When we acknowledge that we live and move and have our being in God, when we humble ourselves, we participate in His wisdom. When we participate in His wisdom – seeking the final causes of all things – we enter contemplation and prepare ourselves to share the fruits of our contemplation. And when we share the fruits of our contemplation, we preach the Good News. When we study, we prepare to preach. When we pray, we prepare to preach. When we minister, we prepare to preach. When we rest, we prepare to preach. For Thomas, and for us if we hope to grow in holiness, preaching endures as that without which our papers, our essays and presentations, our teaching and our research turns to straw. Whether we preach from the pulpit, the street corner, the dining room table, or the classroom lectern, our vowed task remains: to go ad gentes – among the peoples – and proclaim the Good News of Jesus Christ. Our Father freely offers His mercy to sinners, seducing the sinner into salvation. If we will, we live and move and have our being as His mercy-filled instruments.


Follow HancAquam or Subscribe ----->

25 January 2016

Just how hard-headed are you?

From 2008. . .

Conversion of St Paul
Fr. Philip Neri Powell, OP
St Albert the Great and Church of the Incarnation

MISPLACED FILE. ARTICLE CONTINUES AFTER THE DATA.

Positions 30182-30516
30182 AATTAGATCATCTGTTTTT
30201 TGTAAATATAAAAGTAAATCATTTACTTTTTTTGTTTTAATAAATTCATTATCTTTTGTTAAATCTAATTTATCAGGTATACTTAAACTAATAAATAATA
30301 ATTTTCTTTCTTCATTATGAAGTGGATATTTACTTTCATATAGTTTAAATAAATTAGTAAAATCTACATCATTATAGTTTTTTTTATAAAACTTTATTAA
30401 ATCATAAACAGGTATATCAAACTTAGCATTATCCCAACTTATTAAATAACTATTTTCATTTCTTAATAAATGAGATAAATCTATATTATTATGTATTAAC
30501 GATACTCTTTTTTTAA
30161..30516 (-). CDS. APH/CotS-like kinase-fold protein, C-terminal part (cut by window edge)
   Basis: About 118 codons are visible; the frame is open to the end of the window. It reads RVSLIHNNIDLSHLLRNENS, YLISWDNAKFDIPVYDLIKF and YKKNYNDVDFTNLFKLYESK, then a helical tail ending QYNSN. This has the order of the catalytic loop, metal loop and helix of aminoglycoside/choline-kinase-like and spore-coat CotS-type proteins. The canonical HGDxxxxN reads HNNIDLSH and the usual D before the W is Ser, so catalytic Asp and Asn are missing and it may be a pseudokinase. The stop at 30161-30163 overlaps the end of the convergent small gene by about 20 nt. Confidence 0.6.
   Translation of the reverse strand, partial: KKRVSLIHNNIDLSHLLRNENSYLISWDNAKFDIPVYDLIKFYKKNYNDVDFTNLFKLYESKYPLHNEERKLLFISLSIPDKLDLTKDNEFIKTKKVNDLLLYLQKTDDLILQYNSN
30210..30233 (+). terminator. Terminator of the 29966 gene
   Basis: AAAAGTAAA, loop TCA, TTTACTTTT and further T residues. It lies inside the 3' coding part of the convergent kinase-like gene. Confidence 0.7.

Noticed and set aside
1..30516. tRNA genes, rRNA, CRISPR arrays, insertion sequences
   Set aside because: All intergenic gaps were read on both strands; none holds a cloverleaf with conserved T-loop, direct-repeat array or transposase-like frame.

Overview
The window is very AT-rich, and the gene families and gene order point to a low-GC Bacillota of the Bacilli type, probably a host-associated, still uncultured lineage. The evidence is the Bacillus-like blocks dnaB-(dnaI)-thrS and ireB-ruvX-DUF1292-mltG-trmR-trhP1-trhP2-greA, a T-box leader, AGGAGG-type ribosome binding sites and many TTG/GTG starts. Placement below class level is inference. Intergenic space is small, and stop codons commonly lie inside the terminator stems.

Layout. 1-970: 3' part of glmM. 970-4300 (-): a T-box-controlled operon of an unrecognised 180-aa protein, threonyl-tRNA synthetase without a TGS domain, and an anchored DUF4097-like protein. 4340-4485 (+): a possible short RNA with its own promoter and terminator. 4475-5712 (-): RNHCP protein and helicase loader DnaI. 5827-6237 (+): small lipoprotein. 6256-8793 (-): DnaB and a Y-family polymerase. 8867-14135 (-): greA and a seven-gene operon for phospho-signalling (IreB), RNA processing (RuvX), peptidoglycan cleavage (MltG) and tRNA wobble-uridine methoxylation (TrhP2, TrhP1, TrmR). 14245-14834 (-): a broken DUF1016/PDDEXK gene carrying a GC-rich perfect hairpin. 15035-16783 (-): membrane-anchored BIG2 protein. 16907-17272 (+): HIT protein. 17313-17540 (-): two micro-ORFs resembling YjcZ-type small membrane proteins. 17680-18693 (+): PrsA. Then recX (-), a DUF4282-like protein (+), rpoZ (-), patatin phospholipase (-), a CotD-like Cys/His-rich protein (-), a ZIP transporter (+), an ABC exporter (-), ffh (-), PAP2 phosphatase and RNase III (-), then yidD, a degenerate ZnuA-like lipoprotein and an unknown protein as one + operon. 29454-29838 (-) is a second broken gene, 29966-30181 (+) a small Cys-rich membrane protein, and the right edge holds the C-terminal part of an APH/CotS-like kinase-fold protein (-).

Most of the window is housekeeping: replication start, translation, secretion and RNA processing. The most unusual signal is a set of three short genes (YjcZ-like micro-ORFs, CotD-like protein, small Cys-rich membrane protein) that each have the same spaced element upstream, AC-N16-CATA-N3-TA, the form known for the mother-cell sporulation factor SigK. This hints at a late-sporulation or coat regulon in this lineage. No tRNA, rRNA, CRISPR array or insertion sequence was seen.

I was hit in the head with a brick once. My brother threw it at me right after I threw two bricks at him. Once, while helping dad put up a barbed-wire fence, the tightly wound end unwound and smacked me across my face. I’ve been bitten several times by the emotionally unstable. Various bodily fluids thrown at me and on me. I’ve been in only one serious auto accident and numerous accidents with chainsaws, axes, lawnmowers, my ’69 Pontiac Executive, and a widely swung two x four to the jaw. I had to help physically restraint a police officer once while a psych nurse got a needle full of Haldol in his hip. I’ve watched patients in the trauma ward die. And then come back to life with a little help. I’ve seen beautiful black puppies slaughtered and dressed for food in a Chinese market. And I watched a Japanese family eat a raw fish while it still breathed. I even had to help a nurse suture a self-inflicted wound on a male patient. Let’s just say his “manhood” was telling him to do bad things, so he, well. . .snipsnip. Once, I was within days of dying from a blood-staph infection. Not once during any of these highly dangerous, highly emotional, deeply life-changing events, never did I hear a voice or see a light telling me to preach the Good News to the whole world. Then, again, I’m not (and have never been) Saul the infamous persecutor of the Church; nor Paul, the missionary apostle to the Gentiles. Maybe it is the case that Paul is a little less hard-headed than your average Mississippi farmboy.